Tag Archives: equipment

Asheville, Walnut Cove, Biltmore Forrest and Western North Carolina’s Audio and Home Theater specialists present Cane Creek AV and Paul McGowan – PS Audio, Intl.

Paul writing about sharing secrets….Audio technology, in his case.

He’s not afraid, so he shares, but not everything. After all, he has a lot invested in his technology and why give that away for free? I sure wouldn’t.

Cagey

There are two camps when it comes to protecting intellectual property: cagey/secret, and open/forthright.

Most companies producing technological equipment fall into the first camp, cagey/secret. They dance around their consumer offerings, extolling the advantages of unexplained mystery technology. They never reveal their magician’s tricks.

Then there’s the few who do their best to be open and forthright. These are the technical innovators openly sharing discoveries and proprietary process so that when they tout the benefit of their miracles, people can more easily make informed judgments on the IP’s merits. Their magician’s tricks are always revealed after each performance.

We’ve always been party to the second group, open and forthright. No, we don’t always give recipes and step-by-step instructions on how to copy what we’ve worked hard to achieve, but enough information that others can choose to follow if they wish.

I have never understood the need for secrecy.

Perhaps I was never a good magician’s apprentice.

 

Asheville, Walnut Cove, Biltmore Forrest and Western North Carolina’s Audio and Home Theater specialists present Cane Creek AV and Paul McGowan – PS Audio, Intl.

From Paul.
Breaking in what?

It has been said that break-in, the phenomena of equipment improving its sound quality with use, has more to do with breaking in the user’s ears than the kit.

I think that opinion is misleading.

There is a difference in equipment performance with break-in. Of this I am certain. I can almost always tell when a unit is fresh off the line or has been in service for some time. It only takes a single audition.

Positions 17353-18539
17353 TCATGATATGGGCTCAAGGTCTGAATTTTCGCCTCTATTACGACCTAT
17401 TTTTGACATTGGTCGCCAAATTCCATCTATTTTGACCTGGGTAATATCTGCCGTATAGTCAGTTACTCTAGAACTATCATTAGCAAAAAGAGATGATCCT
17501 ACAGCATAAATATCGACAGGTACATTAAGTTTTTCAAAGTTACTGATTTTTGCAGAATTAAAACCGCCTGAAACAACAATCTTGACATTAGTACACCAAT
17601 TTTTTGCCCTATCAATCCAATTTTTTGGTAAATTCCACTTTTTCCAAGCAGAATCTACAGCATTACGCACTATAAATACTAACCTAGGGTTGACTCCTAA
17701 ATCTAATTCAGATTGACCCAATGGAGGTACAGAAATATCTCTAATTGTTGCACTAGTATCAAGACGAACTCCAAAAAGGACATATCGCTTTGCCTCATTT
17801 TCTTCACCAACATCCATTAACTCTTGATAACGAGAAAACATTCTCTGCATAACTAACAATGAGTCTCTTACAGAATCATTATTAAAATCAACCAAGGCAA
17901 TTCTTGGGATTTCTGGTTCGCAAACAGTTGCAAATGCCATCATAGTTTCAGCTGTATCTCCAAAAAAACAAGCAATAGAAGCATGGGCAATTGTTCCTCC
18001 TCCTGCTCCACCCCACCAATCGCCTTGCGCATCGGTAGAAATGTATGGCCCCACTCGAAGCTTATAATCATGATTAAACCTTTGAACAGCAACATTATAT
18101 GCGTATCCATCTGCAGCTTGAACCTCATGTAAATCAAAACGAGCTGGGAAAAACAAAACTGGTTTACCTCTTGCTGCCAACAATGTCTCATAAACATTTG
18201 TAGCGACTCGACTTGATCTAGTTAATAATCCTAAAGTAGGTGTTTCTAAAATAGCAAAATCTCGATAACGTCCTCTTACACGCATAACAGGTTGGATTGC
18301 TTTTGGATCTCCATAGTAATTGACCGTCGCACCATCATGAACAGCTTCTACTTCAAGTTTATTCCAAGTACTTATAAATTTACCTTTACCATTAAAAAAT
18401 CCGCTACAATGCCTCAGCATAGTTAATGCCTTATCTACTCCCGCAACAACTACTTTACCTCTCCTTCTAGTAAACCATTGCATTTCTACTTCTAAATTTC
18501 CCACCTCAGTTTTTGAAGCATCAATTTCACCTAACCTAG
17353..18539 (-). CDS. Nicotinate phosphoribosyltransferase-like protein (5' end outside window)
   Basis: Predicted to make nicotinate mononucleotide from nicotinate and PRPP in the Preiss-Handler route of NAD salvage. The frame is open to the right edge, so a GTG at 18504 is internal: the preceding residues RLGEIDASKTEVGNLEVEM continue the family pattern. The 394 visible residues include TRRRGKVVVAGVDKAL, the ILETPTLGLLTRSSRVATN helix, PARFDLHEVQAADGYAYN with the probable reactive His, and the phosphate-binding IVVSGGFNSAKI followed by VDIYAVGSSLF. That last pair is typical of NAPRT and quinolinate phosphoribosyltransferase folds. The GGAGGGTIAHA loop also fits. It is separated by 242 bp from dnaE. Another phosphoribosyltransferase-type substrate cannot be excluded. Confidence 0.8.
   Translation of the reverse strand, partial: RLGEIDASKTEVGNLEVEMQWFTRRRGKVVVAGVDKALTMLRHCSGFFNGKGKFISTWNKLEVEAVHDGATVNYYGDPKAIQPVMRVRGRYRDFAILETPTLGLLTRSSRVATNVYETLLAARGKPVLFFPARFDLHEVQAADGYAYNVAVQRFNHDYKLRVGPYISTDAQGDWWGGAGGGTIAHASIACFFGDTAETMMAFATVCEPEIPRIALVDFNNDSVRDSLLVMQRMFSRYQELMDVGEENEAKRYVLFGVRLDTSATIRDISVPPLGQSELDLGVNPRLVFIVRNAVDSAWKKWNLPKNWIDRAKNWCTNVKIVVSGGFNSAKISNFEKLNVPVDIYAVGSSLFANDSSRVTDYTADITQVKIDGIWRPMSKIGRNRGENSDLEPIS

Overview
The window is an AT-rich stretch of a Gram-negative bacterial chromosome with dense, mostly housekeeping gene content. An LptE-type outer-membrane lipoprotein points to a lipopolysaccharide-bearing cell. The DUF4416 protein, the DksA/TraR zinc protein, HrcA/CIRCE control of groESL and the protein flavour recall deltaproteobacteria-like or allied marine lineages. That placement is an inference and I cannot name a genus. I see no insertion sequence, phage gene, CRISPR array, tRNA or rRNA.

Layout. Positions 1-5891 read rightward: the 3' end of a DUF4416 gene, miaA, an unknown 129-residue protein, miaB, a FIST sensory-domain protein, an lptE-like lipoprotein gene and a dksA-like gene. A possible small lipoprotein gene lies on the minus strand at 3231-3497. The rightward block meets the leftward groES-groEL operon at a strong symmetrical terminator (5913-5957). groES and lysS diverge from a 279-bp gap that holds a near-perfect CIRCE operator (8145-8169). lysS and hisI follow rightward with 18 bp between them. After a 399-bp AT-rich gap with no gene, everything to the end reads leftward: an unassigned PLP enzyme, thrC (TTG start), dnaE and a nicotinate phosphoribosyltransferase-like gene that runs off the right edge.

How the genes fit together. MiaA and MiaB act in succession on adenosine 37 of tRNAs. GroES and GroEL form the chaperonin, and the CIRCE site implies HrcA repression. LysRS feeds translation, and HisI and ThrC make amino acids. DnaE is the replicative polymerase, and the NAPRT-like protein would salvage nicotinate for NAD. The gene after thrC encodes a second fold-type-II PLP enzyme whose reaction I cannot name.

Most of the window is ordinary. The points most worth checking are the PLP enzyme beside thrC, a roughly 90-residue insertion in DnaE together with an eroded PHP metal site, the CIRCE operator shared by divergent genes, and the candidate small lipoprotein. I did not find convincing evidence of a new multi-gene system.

That’s not me breaking in. It is the equipment changing with use.

That said, here’s an uncomfortable truth. Our ear/brains break-in over time too. The longer we listen the more accepting we become of sound.

While both are true, one does not negate the other.

It’s tempting to dismiss the equipment break-in observation because equipment break-in is hard to explain. Often a mystery.

Mysteries are there to solve, not dismiss.

improving its sound quality with use, has more to do with breaking in the user’s ears than the kit.

I think that opinion is misleading.

There is a difference in equipment performance with break-in. Of this I am certain. I can almost always tell when a unit is fresh off the line or has been in service for some time. It only takes a single audition.

That’s not me breaking in. It is the equipment changing with use.

That said, here’s an uncomfortable truth. Our ear/brains break-in over time too. The longer we listen the more accepting we become of sound.

While both are true, one does not negate the other.

It’s tempting to dismiss the equipment break-in observation because equipment break-in is hard to explain. Often a mystery.

Mysteries are there to solve, not dismiss.